16-year-olds can join the military — should they be allowed to vote?
Canada's acting chief electoral officer says allowing 16-year-olds to vote is 'worth considering'
If 16 is old enough to start driving and enlist in the Canadian military, why isn't it old enough to vote?
Students from Alice Smith's civics class at Sir Allan MacNab Secondary School in Hamilton debated that very question Wednesday as part of CBC's Ontario Today noon hour call-in show.
Students Mohamed Ali and Marissa Dann went toe to toe on whether or not Canada's voting age should be lowered to 16 — something Stéphane Perrault, Canada's acting chief electoral officer, says is "worth considering."
The students are on the opposite sides of the issue. Dann says she believes lowering the voting age would benefit society and democracy, while Ali is adamant that it's just not a good idea.
I feel like the age of 16 is way too much. If you keep bringing it down, you're never going to be able to stop.- Mohamed Ali, student
"I just think that students are already advocating for change … and I feel as though we should have a larger platform to do so," Dann said.
She pointed to the advocacy of Parkland, Fla. students who have been stepping up and speaking out on gun laws in the wake of February's deadly school shooting.
"I want to be able to have my say and see the changes I want to see," she said.
But Ali, a student who is still under the voting age himself, believes making a move toward a 16-year-old voters won't help the democratic process.
"I feel like the age of 16 is way too much," he said. "If you keep bringing it down, you're never going to be able to stop."
Daniel Hart is a professor of psychology at Rutgers University, and the co-author of a new book called Renewing Democracy in Young America. He's also on the advisory board of Vote 16 USA, an advocacy group in the U.S. involved in lowering the voting age.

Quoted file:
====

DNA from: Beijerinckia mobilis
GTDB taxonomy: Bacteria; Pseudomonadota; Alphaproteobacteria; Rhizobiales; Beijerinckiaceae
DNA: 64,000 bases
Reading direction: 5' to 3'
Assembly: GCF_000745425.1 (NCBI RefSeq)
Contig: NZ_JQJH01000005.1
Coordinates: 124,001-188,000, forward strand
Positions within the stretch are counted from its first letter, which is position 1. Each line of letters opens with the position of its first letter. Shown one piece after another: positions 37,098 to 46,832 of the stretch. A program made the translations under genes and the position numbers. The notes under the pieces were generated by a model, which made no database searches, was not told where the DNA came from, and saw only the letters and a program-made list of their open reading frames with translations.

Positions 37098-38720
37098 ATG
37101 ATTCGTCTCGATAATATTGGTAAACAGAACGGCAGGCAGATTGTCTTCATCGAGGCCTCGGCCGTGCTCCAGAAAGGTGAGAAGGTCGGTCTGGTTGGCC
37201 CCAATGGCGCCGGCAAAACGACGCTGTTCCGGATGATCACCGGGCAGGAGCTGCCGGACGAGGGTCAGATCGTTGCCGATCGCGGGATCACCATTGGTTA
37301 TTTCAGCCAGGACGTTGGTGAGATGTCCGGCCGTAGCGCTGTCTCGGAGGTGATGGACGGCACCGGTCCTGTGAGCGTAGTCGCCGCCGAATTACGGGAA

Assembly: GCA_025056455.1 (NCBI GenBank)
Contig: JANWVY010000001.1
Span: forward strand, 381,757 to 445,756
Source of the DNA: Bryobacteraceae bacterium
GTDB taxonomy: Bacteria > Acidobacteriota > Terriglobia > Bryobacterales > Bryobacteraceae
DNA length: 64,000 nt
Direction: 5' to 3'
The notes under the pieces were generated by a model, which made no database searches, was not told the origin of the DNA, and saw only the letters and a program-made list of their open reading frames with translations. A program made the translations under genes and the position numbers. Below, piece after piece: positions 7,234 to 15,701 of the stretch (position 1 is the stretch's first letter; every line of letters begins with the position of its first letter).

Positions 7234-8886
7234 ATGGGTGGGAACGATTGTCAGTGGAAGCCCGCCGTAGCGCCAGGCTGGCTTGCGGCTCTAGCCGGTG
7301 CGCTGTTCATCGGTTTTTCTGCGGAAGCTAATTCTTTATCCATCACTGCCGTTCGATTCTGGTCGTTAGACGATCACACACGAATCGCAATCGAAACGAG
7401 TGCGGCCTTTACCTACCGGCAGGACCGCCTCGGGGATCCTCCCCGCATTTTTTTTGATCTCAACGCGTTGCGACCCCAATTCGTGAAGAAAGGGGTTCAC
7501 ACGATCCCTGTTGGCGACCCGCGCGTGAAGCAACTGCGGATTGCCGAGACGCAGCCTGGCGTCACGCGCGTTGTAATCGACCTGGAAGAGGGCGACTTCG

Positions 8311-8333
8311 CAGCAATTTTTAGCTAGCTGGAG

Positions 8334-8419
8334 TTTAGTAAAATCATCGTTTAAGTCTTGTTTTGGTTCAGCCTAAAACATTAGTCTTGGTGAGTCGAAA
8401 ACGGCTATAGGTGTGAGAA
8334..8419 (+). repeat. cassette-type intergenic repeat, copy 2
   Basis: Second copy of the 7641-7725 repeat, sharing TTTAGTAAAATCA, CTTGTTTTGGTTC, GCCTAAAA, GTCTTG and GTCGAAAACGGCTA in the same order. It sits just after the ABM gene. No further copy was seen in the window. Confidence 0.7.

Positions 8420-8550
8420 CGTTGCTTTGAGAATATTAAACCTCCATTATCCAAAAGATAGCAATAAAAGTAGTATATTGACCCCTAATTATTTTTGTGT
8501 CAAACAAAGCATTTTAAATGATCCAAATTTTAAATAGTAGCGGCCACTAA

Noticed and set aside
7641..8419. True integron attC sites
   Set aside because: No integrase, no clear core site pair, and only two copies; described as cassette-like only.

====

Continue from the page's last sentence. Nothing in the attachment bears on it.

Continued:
He says that research suggests the adolescent brain isn't as mature as a 25-year-old's — but that's largely in peer contexts, and when it comes to restraining impulsive behaviour in the presence of tense emotions.
"This can explain why teenagers do crazy, silly things when they're around their friends," he said. "But that's not what happens with a voting decision … they're making this decision in privacy."
He added that while the "immaturity" of adolescent brains is relevant, there is an important distinction to be made between these types of behaviours.
Other countries, such as Scotland and Austria, have lowered their minimum voting age to 16. British Columbia is now looking at the issue provincially, with a legislative move underway to allow younger voters.
Stéphane Perrault, acting chief electoral officer, said the issue has not been extensively debated in Parliament. While 18 is widely considered the "age of majority" in Canada, Canadians are granted other rights at age 16, such as the right to drive a vehicle.
But Ali pointed out that at the same time, the argument isn't being made to abolish the youth criminal justice act, and sentence 16-year-olds as adults.
"It doesn't seem so good in those cases," he said.
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With files from Ontario Today